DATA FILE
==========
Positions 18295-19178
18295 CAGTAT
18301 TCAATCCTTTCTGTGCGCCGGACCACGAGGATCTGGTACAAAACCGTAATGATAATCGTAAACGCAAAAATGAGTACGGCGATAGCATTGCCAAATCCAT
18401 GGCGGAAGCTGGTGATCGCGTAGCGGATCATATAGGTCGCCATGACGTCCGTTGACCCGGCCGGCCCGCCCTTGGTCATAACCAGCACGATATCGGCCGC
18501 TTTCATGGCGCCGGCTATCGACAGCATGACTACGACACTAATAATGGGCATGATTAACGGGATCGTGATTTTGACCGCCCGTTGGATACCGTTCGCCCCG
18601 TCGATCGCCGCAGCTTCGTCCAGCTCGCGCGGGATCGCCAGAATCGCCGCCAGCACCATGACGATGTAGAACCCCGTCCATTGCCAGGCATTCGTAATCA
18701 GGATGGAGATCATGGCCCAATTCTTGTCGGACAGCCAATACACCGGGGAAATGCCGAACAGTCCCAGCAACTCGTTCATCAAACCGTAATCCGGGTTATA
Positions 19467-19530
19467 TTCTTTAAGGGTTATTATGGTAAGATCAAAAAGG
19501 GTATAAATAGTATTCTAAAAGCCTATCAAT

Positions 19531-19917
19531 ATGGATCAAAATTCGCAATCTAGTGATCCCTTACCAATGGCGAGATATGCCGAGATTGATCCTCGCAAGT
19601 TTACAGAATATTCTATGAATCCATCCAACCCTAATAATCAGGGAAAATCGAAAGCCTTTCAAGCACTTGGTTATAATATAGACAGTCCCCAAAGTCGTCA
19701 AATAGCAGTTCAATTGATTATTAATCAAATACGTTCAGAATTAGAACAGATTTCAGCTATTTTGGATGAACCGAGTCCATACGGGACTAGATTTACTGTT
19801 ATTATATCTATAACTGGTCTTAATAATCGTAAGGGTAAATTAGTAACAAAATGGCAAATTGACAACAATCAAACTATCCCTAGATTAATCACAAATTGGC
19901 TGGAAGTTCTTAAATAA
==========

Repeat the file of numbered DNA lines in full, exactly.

Positions 18295-19178
18295 CAGTAT
18301 TCAATCCTTTCTGTGCGCCGGACCACGAGGATCTGGTACAAAACCGTAATGATAATCGTAAACGCAAAAATGAGTACGGCGATAGCATTGCCAAATCCAT
18401 GGCGGAAGCTGGTGATCGCGTAGCGGATCATATAGGTCGCCATGACGTCCGTTGACCCGGCCGGCCCGCCCTTGGTCATAACCAGCACGATATCGGCCGC
18501 TTTCATGGCGCCGGCTATCGACAGCATGACTACGACACTAATAATGGGCATGATTAACGGGATCGTGATTTTGACCGCCCGTTGGATACCGTTCGCCCCG
18601 TCGATCGCCGCAGCTTCGTCCAGCTCGCGCGGGATCGCCAGAATCGCCGCCAGCACCATGACGATGTAGAACCCCGTCCATTGCCAGGCATTCGTAATCA
18701 GGATGGAGATCATGGCCCAATTCTTGTCGGACAGCCAATACACCGGGGAAATGCCGAACAGTCCCAGCAACTCGTTCATCAAACCGTAATCCGGGTTATA
Positions 19467-19530
19467 TTCTTTAAGGGTTATTATGGTAAGATCAAAAAGG
19501 GTATAAATAGTATTCTAAAAGCCTATCAAT

Positions 19531-19917
19531 ATGGATCAAAATTCGCAATCTAGTGATCCCTTACCAATGGCGAGATATGCCGAGATTGATCCTCGCAAGT
19601 TTACAGAATATTCTATGAATCCATCCAACCCTAATAATCAGGGAAAATCGAAAGCCTTTCAAGCACTTGGTTATAATATAGACAGTCCCCAAAGTCGTCA
19701 AATAGCAGTTCAATTGATTATTAATCAAATACGTTCAGAATTAGAACAGATTTCAGCTATTTTGGATGAACCGAGTCCATACGGGACTAGATTTACTGTT
19801 ATTATATCTATAACTGGTCTTAATAATCGTAAGGGTAAATTAGTAACAAAATGGCAAATTGACAACAATCAAACTATCCCTAGATTAATCACAAATTGGC
19901 TGGAAGTTCTTAAATAA